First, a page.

II. SUPERMAN FOR SOVIET POWER
As the Cold War waned and defanged anti-Communist Soviet kitsch entered the American pop culture mainstream, it was only a matter of time before someone offered up another of DC’s official “imaginary stories”: what if Superman’s messianic-creche-cum-rocket-ship landed in the Soviet breadbasket instead of Kansas?
FIGURE 9. MUCH LIKE THE RHIZZONE, THIS STUPID COMIC BOOK USES THE "MAN OF STEEL" PUN ABOUT TWENTY TIMES PER YEAR REPRESENTED.
The story that resulted from this question no one asked is a piece of shit even among pieces of shit. It features a nonsense script by a much-derided author juggled between a pair of sub-par artists, and it could only make the slightest lick of sense to someone who has read far too many Superman stories to qualify as human anymore. It has also sold constantly in reprints ever since its first release in 2003, and it has made DC a ton of money as these things go. Superman fans cannot get enough of this shitty, shitty comic book.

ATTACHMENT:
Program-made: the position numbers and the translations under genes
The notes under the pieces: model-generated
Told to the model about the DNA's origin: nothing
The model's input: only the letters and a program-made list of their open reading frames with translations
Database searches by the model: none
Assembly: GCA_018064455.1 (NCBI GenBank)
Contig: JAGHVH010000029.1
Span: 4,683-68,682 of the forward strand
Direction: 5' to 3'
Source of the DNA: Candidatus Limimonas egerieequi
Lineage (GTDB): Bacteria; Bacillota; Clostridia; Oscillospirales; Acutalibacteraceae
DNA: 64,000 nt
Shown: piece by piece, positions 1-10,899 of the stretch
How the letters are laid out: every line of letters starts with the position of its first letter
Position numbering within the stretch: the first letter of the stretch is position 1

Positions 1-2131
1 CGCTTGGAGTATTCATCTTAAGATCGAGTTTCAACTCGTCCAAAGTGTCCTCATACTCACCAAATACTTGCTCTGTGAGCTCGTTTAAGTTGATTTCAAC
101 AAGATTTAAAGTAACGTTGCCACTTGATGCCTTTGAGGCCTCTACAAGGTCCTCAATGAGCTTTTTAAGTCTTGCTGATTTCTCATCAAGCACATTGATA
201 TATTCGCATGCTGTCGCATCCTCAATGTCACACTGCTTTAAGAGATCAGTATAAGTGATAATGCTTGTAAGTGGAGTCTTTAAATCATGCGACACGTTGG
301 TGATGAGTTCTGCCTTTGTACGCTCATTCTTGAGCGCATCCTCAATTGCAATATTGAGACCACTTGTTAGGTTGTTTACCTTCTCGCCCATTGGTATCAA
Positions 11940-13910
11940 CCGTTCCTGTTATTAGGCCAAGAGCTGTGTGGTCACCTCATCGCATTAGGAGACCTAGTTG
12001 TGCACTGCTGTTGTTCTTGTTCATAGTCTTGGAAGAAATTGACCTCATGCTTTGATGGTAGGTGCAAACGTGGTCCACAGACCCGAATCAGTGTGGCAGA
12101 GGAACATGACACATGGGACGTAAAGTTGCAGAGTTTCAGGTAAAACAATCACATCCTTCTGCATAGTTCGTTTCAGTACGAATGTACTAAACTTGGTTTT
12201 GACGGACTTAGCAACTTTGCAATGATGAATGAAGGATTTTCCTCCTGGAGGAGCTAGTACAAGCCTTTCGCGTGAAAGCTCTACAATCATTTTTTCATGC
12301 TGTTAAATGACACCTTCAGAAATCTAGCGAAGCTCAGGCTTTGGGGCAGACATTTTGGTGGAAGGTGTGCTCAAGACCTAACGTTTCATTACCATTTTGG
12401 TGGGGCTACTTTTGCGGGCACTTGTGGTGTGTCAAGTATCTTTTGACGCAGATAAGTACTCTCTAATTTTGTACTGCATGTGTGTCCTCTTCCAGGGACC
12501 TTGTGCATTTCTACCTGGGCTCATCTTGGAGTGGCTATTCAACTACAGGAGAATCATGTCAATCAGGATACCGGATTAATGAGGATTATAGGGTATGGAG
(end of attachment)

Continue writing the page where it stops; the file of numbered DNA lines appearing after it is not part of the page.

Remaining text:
Superman, raised on a collective farm and placed at the right hand of Stalin, ascends to lead the Soviet Union after his mentor’s death, and makes Communism work in the only way it can in the minds of the Western media, through hands-on micro-management by a brilliant individual to make up for all the lazy parasites who mooch off the system. In the half-researched alternate history concocted by the book’s British script-writer, Khrushchev, Beria and the rest are nowhere to be found, and Superman’s only competition for the nebulous position of head Red is an illegitimate child of Stalin’s who shot Bruceski Waynesikov’s parents, thus creating a bomb-throwing, pro-American Anarcho-Batman whose only enemy is the Soviet state. (Much of the book consists of inventing reasons for the same decades-old characters to don their same brand-happy costumes, only in Moscow instead of Gotham or Metropolis.)